The congress for new movements

Tomorrow, the first massive gathering in St. Peter's Square since Benedict XVI's inaugural Mass one year ago will bring together an estimated 300,000 members of the "new movements," groups of Catholic laity such as the Focolare, the Neocatechumenate, L'Arche, Sant'Egidio, Communion and Liberation, Schönstatt, the Charismatic Renewal and Regnum Christi, which have largely developed in the 20th century. Some 300 representatives of more than 100 movements and new communities are taking part in a congress outside Rome May 31-June 2, leading to the June 3 encounter in the square with the pope.

The event is an echo of the gathering of the new movements with John Paul II in 1998, also held on the Feast of Pentecost.

At a Vatican press conference on Tuesday, Archbishop Stanislaw Rylko, President of the Pontifical Council for the Laity, suggested that the movements are a perfect illustration of Benedict's suggestion, borrowed from the historian Arnold Toynbee, that in a relativistic world convinced Christians represent a "creative minority."

Bishop Josef Clemens, secretary of the Council for the Laity and erstwhile private secretary of Benedict XVI, said that roughly 1,400 of the expected crowd of 300,000 would be from North America, principally the United States. Guzmán Carriquiry, under-secretary of the council, said that most of those 1,400 Americans will be drawn from the world of the Charismatic Renewal and Cursillo, with small pockets from other movements.

Over the years, some bishops and diocesan personnel have complained that the movements tend to pursue their own agendas rather than the common good of the church. Benedict XVI's general support does not mean he is indifferent to such concerns.In his message to the congress, which was released June 1, Benedict said, "The church thanks you for the openness you demonstrate in welcoming the operative indications not only of the Successor of Peter, but also of the bishops in the different local churches, who, together with the pope, are the custodians of the truth and of charity in unity."

"Every problem has to be confronted by the movements with sentiments of profound communion, in a spirit of adhesion to the legitimate pastors," he said.

Asked at the press conference about these tensions, Rylko said that he "wouldn't be pessimistic."

"We see a notable increase in the number of bishops who come to us during their ad limina visits, from all continents, convinced that the new movements are a gift to be received with gratitude and responsibility," he said.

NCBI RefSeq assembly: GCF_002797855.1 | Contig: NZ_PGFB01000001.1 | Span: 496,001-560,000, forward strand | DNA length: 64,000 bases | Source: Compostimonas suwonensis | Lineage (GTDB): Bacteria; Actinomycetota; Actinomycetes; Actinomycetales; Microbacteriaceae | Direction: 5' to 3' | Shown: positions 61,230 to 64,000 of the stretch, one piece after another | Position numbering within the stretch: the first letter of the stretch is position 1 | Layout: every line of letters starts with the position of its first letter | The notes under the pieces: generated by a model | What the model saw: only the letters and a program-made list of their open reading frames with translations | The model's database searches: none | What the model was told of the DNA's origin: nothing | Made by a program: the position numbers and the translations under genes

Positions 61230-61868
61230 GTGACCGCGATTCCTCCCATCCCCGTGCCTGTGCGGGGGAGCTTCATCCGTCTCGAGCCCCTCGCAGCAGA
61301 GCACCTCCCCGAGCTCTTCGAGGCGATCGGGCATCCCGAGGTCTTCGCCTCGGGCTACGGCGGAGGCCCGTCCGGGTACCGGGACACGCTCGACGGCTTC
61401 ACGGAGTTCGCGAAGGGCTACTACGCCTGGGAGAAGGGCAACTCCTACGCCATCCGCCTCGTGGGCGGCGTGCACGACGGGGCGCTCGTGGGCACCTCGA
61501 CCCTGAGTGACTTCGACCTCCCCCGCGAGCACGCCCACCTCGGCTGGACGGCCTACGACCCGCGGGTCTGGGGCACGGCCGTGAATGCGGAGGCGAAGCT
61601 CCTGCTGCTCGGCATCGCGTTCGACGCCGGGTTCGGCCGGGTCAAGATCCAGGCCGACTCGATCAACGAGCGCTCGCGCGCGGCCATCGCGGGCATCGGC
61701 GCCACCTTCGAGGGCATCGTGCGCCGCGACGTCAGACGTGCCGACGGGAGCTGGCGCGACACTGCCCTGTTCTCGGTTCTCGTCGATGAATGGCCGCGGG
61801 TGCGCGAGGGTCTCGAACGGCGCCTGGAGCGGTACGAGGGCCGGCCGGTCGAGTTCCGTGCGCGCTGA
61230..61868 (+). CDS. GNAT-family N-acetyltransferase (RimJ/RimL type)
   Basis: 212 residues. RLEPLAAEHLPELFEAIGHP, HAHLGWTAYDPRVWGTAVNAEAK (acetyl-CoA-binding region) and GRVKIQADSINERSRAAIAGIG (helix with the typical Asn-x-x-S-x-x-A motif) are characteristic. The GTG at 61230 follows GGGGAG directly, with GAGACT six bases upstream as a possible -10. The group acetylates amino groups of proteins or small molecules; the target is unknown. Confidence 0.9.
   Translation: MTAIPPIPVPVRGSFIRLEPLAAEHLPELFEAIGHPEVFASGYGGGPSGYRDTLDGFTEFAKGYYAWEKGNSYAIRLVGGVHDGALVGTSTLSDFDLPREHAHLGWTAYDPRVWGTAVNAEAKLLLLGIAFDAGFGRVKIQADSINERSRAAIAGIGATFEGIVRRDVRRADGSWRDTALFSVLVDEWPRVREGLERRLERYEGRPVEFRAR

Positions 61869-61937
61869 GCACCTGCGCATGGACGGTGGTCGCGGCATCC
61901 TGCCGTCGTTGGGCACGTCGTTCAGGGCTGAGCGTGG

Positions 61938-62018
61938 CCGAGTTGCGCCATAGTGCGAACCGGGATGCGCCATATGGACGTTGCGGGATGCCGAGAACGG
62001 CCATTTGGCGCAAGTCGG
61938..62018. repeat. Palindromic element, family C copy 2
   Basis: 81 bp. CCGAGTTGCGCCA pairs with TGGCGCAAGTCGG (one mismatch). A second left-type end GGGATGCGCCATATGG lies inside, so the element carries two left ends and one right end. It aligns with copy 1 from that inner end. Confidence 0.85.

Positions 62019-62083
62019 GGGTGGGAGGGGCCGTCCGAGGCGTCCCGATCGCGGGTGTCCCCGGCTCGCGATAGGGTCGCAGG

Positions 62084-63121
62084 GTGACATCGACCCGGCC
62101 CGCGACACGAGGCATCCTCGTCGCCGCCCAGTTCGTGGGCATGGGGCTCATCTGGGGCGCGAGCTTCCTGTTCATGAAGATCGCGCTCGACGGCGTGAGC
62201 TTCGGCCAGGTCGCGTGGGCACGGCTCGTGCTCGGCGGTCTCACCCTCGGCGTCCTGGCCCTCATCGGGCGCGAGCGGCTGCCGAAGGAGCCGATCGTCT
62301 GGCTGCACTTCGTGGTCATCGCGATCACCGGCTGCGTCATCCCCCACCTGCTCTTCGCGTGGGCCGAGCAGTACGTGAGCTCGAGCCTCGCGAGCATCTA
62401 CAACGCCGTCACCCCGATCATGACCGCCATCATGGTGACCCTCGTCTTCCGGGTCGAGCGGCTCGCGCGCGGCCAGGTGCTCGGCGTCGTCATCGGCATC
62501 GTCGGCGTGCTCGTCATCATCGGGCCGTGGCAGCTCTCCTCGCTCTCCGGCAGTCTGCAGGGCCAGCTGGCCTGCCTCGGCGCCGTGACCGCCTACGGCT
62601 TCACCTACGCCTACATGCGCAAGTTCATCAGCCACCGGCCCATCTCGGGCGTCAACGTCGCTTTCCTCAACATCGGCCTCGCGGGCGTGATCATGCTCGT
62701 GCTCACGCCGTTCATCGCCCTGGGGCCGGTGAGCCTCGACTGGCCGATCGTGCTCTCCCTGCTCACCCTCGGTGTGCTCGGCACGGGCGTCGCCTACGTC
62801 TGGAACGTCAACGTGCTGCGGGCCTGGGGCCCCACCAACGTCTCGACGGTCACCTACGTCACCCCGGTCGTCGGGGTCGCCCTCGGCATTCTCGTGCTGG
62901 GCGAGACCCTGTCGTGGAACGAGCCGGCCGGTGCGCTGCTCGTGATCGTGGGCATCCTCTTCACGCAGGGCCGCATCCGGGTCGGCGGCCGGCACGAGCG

"Both pastors and the movements must allow themselves to be purified and educated by the Holy Spirit," Rylko said.

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One footnote to Rylko's reference to the movements as an example of what Benedict XVI means by a "creative minority." While Rylko's point is valid, there's a risk in circumscribing Benedict's now-famous invocation of Toynbee a bit too narrowly.

In making this reference, the pope had in mind not so much specific groups such as Communion and Liberation or the Focolare, which meet the classic sociological profile of a minority. He really meant a certain kind of Christian psychology, which doesn't rely on the broader culture or on any of the normal social subgroups (family, school, neighborhood) to foster Christian living. Instead, a "creative minority" Christian sees the faith as an intentional, deeply personal choice that has to be preserved and deepened every day in the midst of a culture either indifferent or hostile to religious belief. Christianity has to be chosen and has to be confirmed every day, on purpose, and support systems (what Benedict calls "islands of spiritual composure") likewise have to be intentionally chosen and constructed.

It is precisely from the passion that such a deeply personal commitment requires, Benedict believes, that this "minority" becomes "creative." Despite the small numbers willing to make such a choice, the pope believes, they will have a disproportionate impact on the culture because people will look on and think, "The future belongs to them."

In this sense, it would be a mistake to think that Benedict believes the movements are the only, or even the primary, way for Christians to function as a "creative minority." Quite the contrary; it's a disposition to which all Christians are called, with the movements as only one, and perhaps not the best, example.

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